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My Nissan Leaf life: How I almost leased one online – until my wife found out

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Lara Solt/The Dallas Morning News/AP/File

(Read caption) A Nissan Leaf is charged during a demo in April of the first ever quick-charge electric-vehicle charging station in Texas, located in Dallas. The Nissan Leaf is seductive online as well as on the road.

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– Fifth installment in an occasional series

Buying stuff online has really gotten out of hand. At least for me. I just leased a car online without test driving it first. Oops.

Actually, it's not quite as bad as it sounds. Nissan's Leaf website is funky, informative, and seductive with those little futuristic metallic sounds that make you think you're in a spaceship. You may be lulled, as I was, into signing up for a Leaf entirely due to your online experience.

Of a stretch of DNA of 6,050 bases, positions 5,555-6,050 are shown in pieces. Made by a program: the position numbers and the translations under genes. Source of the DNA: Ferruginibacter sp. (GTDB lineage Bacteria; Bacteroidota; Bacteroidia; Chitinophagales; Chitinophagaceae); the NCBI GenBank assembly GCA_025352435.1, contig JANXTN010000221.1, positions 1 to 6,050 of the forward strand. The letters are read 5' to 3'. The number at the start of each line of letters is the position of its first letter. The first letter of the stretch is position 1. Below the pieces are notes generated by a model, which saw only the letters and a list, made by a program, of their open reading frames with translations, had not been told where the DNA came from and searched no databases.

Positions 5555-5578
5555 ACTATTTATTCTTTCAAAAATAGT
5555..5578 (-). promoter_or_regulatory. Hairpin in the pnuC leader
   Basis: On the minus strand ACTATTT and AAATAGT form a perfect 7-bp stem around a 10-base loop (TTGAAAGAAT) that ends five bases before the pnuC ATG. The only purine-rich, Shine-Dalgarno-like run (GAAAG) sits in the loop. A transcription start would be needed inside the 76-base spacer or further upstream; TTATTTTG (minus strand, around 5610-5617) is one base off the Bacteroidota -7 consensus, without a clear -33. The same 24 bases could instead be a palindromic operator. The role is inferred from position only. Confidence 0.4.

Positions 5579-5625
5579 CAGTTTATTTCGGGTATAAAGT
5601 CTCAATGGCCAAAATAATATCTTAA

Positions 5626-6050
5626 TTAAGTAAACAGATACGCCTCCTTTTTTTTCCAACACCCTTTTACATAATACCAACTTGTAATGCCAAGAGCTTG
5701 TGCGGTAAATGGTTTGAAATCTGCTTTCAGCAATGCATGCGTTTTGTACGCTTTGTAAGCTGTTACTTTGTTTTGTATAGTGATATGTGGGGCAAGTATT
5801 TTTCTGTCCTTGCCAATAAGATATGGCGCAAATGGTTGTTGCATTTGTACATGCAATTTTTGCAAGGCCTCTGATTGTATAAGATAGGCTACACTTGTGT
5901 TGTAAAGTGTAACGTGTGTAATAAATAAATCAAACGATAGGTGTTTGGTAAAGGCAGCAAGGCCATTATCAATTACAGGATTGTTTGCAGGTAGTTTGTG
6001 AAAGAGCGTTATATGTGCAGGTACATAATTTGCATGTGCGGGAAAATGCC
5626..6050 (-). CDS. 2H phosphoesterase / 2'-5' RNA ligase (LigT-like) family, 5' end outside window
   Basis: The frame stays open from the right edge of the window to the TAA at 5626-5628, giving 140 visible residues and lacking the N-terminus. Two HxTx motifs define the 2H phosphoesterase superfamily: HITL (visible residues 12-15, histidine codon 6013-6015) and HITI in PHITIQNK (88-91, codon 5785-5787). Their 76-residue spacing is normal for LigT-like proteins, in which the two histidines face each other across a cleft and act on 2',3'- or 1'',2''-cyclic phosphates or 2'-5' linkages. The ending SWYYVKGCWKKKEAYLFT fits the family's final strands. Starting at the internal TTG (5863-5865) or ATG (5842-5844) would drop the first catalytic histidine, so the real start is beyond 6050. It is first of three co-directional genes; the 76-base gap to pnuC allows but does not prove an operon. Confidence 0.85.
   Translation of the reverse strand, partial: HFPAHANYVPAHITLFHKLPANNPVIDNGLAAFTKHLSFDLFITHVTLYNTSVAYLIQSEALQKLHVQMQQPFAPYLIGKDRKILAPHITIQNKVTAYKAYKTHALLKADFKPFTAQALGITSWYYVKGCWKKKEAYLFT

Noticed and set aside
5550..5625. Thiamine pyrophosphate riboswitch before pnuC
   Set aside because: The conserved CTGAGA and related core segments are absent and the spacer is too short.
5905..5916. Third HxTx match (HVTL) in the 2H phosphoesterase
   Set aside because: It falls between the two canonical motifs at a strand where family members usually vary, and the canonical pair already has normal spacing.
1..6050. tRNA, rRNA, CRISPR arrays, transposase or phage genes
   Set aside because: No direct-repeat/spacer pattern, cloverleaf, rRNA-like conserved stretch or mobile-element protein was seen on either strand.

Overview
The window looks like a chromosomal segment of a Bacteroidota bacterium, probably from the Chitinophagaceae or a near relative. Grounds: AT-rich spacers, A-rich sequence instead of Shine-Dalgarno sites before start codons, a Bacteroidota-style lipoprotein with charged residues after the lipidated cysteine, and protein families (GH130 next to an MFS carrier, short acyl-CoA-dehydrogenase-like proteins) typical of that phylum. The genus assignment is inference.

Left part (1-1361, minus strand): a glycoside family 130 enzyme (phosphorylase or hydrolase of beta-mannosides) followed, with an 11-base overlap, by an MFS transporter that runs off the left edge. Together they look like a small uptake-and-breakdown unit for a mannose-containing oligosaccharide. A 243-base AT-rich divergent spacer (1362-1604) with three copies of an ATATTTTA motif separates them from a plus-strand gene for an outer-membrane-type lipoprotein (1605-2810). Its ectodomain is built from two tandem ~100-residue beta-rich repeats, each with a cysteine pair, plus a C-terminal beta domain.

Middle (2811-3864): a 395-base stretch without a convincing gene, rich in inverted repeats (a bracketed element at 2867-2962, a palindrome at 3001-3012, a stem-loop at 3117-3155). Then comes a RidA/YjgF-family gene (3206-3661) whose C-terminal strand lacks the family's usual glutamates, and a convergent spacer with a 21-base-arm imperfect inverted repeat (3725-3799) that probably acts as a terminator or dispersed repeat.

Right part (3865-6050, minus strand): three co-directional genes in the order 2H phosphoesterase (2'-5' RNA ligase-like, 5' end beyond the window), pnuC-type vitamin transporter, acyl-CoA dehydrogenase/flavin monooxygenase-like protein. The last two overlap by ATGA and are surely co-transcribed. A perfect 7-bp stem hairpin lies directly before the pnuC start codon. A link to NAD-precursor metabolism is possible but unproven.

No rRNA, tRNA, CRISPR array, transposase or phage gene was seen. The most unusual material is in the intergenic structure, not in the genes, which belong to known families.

Of course, you’re not really buying online. The Leaf website is just vetting who among its online visitors is truly serious. So even though I had put down a $99 deposit and clicked “commit” to lease a Leaf with solar panel, fast-charge port, and fog lamps, I was just getting a salesman to e-mail us to come to the dealership, sign actual documents, and take possession. I could still pull out.

Anyway, those were the reasons I offered my wife, who was giving me "the look" when she found out what I had done.

I should note that I had ridden in someone else's Leaf while reporting on plug-in vehicles, so I felt I knew the car already. But Laura had not. So I blamed the clever website and agreed that we should go on a test drive.

We called the Nissan dealer identified on the website – back in January, there were only four in Massachusetts that had a Leaf demo available – and went to take a look.

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